Sunday, August 2, 2009

This one is for Caleb---YellowJackets mistaken identity

(Yellow-Jacket Queen)

When I heard about young Caleb's unfortunate encounter with a nest of yellow-jackets I couldn't help but feel sympathy for his experience. His father said he had over a dozen stings and now is very uncomfortable being near any bees, especially the ones near their bird feeders. I can certainly understand how anyone would feel this way after having such a bad experience. His father asked me if I would post an entry about Yellow-Jackets and I am very happy to do so. Caleb my hope is that after you read this you will have a little better understanding as to why those wasps were so angry with you and what prompted them to sting so viciously.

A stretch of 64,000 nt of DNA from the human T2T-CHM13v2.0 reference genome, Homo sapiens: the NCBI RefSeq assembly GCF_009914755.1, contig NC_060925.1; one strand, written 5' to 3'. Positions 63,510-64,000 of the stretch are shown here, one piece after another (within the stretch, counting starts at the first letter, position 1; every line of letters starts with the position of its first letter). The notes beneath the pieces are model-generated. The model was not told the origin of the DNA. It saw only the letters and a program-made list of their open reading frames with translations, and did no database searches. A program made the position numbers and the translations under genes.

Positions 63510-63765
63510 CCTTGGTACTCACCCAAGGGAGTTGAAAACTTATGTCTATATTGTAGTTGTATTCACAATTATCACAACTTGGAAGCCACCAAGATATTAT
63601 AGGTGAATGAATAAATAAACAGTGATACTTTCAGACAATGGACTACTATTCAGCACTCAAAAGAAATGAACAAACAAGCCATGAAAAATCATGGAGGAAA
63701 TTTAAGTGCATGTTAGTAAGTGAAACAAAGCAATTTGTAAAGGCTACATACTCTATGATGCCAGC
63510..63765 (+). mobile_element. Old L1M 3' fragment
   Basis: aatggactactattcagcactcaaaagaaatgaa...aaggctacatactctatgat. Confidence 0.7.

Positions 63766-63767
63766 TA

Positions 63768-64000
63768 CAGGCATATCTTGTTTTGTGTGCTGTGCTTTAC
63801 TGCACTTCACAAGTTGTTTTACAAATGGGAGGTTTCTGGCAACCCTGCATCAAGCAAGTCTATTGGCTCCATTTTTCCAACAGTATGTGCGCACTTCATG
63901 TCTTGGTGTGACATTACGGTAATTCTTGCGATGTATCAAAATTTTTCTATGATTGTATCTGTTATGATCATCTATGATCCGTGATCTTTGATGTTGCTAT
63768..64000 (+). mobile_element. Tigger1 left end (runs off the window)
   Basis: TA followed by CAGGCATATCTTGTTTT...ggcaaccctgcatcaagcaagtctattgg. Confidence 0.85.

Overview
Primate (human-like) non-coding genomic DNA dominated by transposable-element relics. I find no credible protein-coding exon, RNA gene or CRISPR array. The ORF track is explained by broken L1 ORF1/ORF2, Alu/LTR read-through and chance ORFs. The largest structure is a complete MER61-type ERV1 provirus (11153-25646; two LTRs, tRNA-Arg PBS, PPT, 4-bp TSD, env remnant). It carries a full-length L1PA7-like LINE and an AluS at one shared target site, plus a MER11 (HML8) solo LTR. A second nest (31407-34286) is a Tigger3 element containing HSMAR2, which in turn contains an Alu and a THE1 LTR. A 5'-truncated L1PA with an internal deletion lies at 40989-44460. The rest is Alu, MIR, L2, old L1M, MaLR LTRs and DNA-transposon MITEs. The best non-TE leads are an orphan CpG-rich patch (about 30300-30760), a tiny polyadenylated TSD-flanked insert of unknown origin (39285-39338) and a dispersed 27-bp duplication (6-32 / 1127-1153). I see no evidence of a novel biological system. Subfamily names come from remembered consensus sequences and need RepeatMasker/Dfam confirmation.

Eastern yellow-jackets belong to a family of wasps called Vespidae, also within this family are the paper wasps. Like paper wasps, yellow-jackets build a papery nest out of chewed up bits of wood and saliva. These nests are most generally found underground, but can also be found in hollow trees or even in hay piles as the one pictured here. In the spring, bred females become active as soon as the weather begins to warm. She will seek a suitable nesting site and begin construction of her new home. She will lay eggs in small chambers (cells) within the nest and feed these young chewed up bits of insects herself. Once these young have grown to adulthood, they will take over the care of the queens offspring, and the queens sole purpose will be to lay eggs. These new wasps are referred to as the workers and their job is to not only care for all their siblings, but to expand the nest and to defend it. It was this defensive nature that Caleb learned about up close and personal. Yellow-Jackets give off a pheromone (chemical perfume) that alerts other members of the hive when danger is near. When one yellow-jacket is alerted, it isn't long before many are also on the defensive. If you happen to wonder too close to their hive they perceive this as a threat and attack accordingly. They are estimated to be responsible for over half of all stings from any wasp or bee. Although it is truly nothing personal, they are doing what nature designed them to do, defend their queen, their siblings and their home. Much like a father would do, if someone threatened his family or home. While he may not possess a stinger on his rear end, he certainly would use whatever was at his disposal if he thought there was a threat to his family or home. (Yellow-Jacket female foraging)